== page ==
I posted a story earlier this week about some frustrating experiences I had with Cox Communications. (See: Some friend you are, Cox!) One of my main points is I had received poor service and two Cox employees had missed the opportunity to fully rectify the situation. With this in mind, I was a little surprised to see that Cox was apparently trying to reach out to me through my blog by making the following comment on my post:
First of all, I apologize for any inconvenience this billing issue has caused you. If there is anything we can do to remedy this situation for you please feel free to email me at firstname.lastname@example.org and I would be happy to do what I can to help.
I emailed this person (who has a name, but doesn't reveal it due to security concerns) and essentially said "thanks for the follow-up, but it's a bit late now". A response quickly followed asking if I would like a credit for my time and trouble. We exchanged a couple more messages and (unless it was all a prank) I received a free month of internet service. The credit was nice and I'm definitely feeling a little better about Cox Communications.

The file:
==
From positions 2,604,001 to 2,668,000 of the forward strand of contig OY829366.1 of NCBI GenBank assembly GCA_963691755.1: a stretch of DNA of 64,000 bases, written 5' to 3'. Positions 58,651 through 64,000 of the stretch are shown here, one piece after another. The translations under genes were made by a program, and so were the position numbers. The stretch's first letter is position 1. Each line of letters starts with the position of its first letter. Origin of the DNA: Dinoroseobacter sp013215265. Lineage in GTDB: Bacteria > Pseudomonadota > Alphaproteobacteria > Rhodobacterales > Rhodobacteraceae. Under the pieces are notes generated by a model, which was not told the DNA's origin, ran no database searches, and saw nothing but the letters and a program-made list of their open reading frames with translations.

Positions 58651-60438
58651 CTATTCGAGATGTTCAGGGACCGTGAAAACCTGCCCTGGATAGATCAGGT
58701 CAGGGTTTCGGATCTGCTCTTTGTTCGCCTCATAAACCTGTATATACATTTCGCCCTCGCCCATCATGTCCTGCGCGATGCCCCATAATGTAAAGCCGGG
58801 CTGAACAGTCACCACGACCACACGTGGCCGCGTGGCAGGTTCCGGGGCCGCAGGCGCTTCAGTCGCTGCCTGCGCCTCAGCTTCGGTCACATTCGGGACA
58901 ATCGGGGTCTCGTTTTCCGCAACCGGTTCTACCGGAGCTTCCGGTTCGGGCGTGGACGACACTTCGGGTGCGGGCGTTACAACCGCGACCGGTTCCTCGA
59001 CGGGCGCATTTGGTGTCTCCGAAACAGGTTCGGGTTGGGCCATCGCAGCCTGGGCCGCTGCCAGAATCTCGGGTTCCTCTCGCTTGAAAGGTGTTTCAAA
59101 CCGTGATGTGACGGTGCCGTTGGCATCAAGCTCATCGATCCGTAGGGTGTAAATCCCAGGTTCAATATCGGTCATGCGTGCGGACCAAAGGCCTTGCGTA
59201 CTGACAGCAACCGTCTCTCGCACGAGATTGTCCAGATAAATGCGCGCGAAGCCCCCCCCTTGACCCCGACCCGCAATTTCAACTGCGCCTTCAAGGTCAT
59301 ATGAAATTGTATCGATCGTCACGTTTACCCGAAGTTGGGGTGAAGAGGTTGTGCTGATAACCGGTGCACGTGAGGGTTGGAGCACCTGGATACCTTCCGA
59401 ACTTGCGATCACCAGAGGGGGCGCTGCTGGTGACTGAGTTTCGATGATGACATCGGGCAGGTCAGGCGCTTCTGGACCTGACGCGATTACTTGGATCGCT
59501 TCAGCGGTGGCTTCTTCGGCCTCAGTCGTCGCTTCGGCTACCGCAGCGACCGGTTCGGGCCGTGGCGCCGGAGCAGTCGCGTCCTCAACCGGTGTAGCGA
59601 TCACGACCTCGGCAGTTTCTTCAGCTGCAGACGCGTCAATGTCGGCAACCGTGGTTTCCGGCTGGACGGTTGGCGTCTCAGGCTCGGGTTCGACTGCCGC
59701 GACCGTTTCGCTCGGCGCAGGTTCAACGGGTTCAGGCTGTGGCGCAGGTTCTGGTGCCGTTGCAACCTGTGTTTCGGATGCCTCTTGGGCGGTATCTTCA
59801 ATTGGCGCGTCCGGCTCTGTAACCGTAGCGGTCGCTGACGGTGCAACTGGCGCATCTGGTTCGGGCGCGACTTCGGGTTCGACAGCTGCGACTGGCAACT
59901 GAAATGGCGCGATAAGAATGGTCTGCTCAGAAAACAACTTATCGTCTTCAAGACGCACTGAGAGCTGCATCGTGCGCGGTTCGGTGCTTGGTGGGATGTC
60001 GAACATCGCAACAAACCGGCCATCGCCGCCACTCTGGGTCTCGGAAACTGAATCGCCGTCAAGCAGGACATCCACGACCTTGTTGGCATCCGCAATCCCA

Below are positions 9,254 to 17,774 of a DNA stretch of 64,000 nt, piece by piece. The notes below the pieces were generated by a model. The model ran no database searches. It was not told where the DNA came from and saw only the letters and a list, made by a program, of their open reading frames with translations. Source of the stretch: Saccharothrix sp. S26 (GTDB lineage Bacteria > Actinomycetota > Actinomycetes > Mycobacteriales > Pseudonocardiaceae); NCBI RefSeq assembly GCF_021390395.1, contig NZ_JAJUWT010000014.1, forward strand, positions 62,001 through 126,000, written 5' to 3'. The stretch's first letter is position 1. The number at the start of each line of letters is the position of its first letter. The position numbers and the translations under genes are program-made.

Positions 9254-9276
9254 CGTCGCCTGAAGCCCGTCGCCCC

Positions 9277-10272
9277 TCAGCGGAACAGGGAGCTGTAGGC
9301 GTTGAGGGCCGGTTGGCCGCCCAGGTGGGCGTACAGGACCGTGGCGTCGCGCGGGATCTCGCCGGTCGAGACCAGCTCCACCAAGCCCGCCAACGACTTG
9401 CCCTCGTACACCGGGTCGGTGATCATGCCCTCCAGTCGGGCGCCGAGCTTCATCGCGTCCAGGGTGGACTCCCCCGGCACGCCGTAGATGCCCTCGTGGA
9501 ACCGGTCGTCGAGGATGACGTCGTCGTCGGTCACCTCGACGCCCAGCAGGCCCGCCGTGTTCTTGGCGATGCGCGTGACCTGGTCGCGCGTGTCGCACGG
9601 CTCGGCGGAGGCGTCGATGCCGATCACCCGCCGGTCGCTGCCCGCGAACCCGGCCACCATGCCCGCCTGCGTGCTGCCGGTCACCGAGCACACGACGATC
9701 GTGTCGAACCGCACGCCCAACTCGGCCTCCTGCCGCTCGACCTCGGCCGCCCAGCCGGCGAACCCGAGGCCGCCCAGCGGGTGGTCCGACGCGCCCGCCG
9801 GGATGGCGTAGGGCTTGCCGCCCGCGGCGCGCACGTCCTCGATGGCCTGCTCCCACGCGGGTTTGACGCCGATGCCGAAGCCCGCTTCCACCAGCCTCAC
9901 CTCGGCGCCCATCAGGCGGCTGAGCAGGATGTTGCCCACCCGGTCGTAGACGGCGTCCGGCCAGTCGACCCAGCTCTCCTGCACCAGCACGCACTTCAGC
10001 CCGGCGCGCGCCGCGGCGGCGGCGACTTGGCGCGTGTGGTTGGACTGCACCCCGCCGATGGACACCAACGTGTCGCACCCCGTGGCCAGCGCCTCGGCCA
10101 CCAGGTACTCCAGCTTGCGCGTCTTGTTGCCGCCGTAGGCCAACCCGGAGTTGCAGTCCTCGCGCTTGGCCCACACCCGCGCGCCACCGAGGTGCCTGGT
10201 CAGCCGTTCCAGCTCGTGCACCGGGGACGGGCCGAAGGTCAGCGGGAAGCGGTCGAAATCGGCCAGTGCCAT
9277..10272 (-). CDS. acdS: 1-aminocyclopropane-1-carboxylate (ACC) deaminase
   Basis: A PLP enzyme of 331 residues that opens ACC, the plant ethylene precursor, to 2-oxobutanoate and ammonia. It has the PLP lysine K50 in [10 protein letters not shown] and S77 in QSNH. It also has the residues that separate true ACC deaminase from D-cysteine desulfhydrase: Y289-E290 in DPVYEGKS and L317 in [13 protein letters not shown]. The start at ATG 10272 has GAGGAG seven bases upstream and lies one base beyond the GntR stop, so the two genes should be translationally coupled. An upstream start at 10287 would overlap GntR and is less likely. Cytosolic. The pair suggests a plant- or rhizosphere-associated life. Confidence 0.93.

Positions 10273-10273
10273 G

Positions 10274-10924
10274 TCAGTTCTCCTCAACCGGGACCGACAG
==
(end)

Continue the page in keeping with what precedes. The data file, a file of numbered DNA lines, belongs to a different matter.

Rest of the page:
This also provides an opportunity to revist an old theme: the longer it takes you to recover from a service failure, the more expensive it gets! Here are a few examples:
- Sir Francis Drake Hotel. An apology would have worked at the time. The final recovery cost ended up being a free hotel room for three nights.
- Cox Communications - Part 1. The problem should have been fixed on the first service call. The final recovery cost included three service calls.
- Cox Communications - Part 2. The problem should have been fixed on the first phone call. The final recovery cost was $43.99 plus the customer service time involved.